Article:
jmvalin: (opus)
We finally made it! Opus is now standardized by the IETF as RFC 6716. See the Mozilla hacks post and the Xiph.Org press release for more details. Of course, feel free to help spread the word around.

We're also releasing both version 1.0.0, which is the same code as the RFC, and version 1.0.1, which is a minor update on that code (mainly with the build system). As usual, you can get those from

Thanks to everyone who contributed by fixing bugs, reporting issues, implementing Opus support, testing, advocating, ... It was a lot of work, but it was worth it.
jmvalin: (Default)
Here's good news from the codec Working group meeting that was held on Monday. Koen Vos and I presented the prototype codec draft, including the results of an informal MUSHRA test (see slide 8). The bottom line is that the hybrid codec running with full audio bandwidth (48 kHz) at 32 kb/s significantly out-performed all other codecs under test, including BV32, SILK-WB, CELT alone and G.719. For the first three, this is hardly surprising: BV32 and SILK were using "wideband" (i.e. bandlimited at 7 kHz) audio, which just cannot match the bandwidth of the hybrid codec, and CELT was just never designed for 32 kb/s and has annoying artifacts at that rate. As for G.719, it was the closet contender in that test, but still had annoying coding noise that was easily noticeable and relatively annoying. On the other hand, several of the listeners had a very hard time telling the hybrid codec from the original.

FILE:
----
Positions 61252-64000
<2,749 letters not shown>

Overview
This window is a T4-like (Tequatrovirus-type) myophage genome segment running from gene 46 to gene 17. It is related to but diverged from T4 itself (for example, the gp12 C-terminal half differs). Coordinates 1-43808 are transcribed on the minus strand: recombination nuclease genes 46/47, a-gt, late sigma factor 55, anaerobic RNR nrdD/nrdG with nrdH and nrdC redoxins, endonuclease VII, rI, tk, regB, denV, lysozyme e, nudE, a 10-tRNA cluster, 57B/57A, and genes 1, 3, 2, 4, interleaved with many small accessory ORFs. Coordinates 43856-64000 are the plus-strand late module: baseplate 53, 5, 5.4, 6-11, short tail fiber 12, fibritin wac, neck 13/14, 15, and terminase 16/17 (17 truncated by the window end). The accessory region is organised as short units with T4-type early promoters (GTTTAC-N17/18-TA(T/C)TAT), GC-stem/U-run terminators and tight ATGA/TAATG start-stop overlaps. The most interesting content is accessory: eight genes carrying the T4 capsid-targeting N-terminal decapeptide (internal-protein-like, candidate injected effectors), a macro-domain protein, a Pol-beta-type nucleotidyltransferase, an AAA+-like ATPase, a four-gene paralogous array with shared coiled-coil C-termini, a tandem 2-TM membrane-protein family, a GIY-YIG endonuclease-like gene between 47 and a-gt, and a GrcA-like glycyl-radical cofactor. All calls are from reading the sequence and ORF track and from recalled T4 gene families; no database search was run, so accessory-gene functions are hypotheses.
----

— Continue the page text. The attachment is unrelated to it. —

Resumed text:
Following the presentation, the chairs decided to take a hum and there was "rough consensus" in the room for adopting the proposed codec as the baseline codec and thus adopting the draft as a working group document. This still has to be confirmed on the mailing list, but at least things are looking good. This doesn't mean the codec will be accepted as is, but it's a good starting point from which we can keep improving. The rest of the meeting was a lot of discussions on the requirements and the testing, which I'm sure will be better summarized in the minutes.

Other than that, the most useful part of this IETF meeting was having Koen Vos, Timothy Terriberry and I in the same place. We managed to get a lot of technical stuff done -- both conceptual and actual code. More on that later.


jmvalin: (Default)

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